An automotive technician must also decide if a damaged part requires a structural or a cosmetic repair. Appearance is one of the big determining factors when considering structural vs. cosmetic repairs. A structural repair is usually warranted when a part is broken off from another section such as a headlamp mounting tab or torn bumper tab. A repair adhesive may be used to bond the part together.

For example, if the bumper cover is torn through – i.e. punctured – this is a structural repair requiring a backing patch. If the bumper cover sustained scratches only on the surface, this is a cosmetic repair requiring proper preparation, filling, sanding, and repainting. Parts such as bumper tabs and headlamp-mounting tabs can be easily repaired with adhesives.

To learn more about repair adhesives, click here.

Pictured above and below are pre- and post-structural repairs of a bumper using Fusor Repair Adhesives.

Fusor, Lord Fusor, bumper repair, 132/133, 132, 133




How to make plastic repairs with adhesives properly and profitably

by Douglas Craig, Structural Adhesives Applications Engineering Manager & Collision Repair Industry Liaison

Douglas Craig, Structural Adhesives Applications Engineering Manager & Collision Repair Industry Liaison
Douglas Craig

While making plastic repairs with structural adhesives is relatively simple, it is important to understand the product being used and to carefully follow instructions to guarantee optimal results. Profitability comes from doing repairs properly – the first time.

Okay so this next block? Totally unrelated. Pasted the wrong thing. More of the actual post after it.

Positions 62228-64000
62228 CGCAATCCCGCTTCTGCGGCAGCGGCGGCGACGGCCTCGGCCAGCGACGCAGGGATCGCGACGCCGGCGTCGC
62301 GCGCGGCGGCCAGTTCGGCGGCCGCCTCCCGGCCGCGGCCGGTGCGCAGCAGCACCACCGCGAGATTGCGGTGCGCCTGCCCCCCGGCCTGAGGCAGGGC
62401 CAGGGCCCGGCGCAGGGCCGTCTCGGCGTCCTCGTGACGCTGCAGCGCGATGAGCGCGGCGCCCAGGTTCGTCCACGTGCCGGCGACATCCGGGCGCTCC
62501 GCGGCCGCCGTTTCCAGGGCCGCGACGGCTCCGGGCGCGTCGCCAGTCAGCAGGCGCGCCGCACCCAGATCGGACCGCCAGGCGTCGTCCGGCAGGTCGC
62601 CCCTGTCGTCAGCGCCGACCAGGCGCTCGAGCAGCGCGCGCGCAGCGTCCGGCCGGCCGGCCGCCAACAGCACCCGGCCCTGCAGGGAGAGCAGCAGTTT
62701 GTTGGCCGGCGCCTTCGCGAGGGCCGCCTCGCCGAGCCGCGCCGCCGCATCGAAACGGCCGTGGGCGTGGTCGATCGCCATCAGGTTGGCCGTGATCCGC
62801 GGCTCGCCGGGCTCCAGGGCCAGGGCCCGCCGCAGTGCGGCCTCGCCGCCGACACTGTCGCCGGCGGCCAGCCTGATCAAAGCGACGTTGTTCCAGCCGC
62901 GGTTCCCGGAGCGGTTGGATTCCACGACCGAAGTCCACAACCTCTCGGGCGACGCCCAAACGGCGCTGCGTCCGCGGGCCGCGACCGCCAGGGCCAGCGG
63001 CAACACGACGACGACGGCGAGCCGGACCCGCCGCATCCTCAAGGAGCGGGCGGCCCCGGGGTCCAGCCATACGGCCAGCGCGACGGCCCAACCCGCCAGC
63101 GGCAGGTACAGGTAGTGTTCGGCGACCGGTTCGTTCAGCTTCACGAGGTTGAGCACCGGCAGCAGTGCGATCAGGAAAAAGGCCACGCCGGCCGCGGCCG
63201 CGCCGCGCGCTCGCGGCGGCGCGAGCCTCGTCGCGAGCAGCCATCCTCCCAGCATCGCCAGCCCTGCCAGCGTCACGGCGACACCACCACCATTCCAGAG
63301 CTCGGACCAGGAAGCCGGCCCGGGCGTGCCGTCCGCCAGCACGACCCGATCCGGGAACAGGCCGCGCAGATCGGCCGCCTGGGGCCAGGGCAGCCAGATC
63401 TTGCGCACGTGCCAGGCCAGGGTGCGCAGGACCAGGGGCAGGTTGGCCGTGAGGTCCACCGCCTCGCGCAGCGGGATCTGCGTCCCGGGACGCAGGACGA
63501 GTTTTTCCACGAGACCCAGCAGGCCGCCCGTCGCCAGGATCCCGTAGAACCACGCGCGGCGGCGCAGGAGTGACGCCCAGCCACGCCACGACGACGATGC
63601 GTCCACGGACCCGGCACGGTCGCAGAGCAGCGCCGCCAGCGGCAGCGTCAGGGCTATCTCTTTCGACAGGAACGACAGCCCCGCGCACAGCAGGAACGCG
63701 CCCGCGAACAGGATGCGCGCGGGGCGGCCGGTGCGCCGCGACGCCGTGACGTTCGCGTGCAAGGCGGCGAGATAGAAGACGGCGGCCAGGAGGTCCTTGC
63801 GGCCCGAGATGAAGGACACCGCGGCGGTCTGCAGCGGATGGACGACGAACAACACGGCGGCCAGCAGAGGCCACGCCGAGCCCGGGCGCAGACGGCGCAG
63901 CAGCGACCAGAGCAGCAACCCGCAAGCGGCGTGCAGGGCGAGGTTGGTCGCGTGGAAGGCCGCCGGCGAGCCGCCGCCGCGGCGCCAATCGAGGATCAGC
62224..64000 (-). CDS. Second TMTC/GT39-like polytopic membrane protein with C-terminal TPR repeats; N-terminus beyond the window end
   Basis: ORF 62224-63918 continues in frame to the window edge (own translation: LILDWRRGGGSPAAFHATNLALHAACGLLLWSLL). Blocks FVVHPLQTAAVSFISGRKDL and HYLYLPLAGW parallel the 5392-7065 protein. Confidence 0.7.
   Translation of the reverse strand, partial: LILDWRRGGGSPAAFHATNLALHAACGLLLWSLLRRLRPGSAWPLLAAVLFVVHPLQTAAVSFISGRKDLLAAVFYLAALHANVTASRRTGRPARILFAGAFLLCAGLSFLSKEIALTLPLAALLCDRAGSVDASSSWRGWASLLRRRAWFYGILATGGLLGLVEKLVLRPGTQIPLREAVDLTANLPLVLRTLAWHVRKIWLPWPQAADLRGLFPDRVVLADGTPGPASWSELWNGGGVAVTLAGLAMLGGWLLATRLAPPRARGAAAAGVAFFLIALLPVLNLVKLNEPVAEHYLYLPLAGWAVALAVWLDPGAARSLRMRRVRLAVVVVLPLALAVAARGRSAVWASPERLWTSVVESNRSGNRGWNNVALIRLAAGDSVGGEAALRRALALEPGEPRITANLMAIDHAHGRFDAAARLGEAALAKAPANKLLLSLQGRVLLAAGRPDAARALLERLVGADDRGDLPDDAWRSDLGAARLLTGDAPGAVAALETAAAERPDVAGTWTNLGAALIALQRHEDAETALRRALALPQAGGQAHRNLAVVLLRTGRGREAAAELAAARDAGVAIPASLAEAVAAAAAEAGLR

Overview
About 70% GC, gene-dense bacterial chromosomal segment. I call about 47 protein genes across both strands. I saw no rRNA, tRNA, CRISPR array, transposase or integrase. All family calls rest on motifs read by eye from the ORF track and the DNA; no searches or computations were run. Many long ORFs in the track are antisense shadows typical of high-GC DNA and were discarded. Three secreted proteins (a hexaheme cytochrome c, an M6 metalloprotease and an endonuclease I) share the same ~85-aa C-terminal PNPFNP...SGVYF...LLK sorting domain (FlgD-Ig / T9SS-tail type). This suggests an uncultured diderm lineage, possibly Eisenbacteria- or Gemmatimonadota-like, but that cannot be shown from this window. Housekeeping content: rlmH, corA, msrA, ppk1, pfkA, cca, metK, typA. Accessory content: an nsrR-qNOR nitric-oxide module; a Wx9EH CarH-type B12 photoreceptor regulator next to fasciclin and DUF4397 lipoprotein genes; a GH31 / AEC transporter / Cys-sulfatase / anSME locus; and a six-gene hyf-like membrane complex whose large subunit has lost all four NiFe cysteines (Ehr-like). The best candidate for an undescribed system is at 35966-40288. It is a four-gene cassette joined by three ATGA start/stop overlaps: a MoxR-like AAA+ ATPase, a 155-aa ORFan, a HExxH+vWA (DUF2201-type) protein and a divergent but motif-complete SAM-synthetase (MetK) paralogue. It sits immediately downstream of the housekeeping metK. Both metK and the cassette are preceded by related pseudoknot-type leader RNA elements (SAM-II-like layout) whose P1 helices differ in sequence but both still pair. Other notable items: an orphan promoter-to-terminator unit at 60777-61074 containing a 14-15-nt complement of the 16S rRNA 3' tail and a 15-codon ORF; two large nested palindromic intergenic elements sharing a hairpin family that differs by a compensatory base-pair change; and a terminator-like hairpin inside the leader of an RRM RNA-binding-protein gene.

A good rule of thumb is, “Slow down to go faster!” You only want to make a repair once. There is no profit gained in having to redo a repair, especially since the second repair might have to be done free-of-charge to gain customer satisfaction.

Spend the time needed to make the repair properly and be sure to follow the procedures recommended by the adhesive supplier.

Here are some guidelines to follow when using adhesives to guarantee successful plastic repairs:


  • Surface preparation – clean the front and back of the surface using the recommended cleaner.
  • Backing patch – a backing patch is required if the damage penetrates through the part, such as a bumper cover.
  • Sanding – for certain repairs use a sander or sandpaper to prepare the surface for proper adhesion.


  • Surface modifier or adhesion promoter – use the recommended surface modifier or adhesion promoter before applying the adhesive.
  • Equal mix – two component adhesives require leveling of the plungers. Typically, a bead of adhesive should be dispensed through the mixer before it is applied to the repair area.


  • Curing times – follow the manufacturer’s suggested curing times to guarantee optimal repair adhesion. In some instances, parts may require clamping or taping during the curing process, or the use of a heat gun.
  • Sanding – follow the manufacturer’s recommended sand times to finish sanding the adhesive.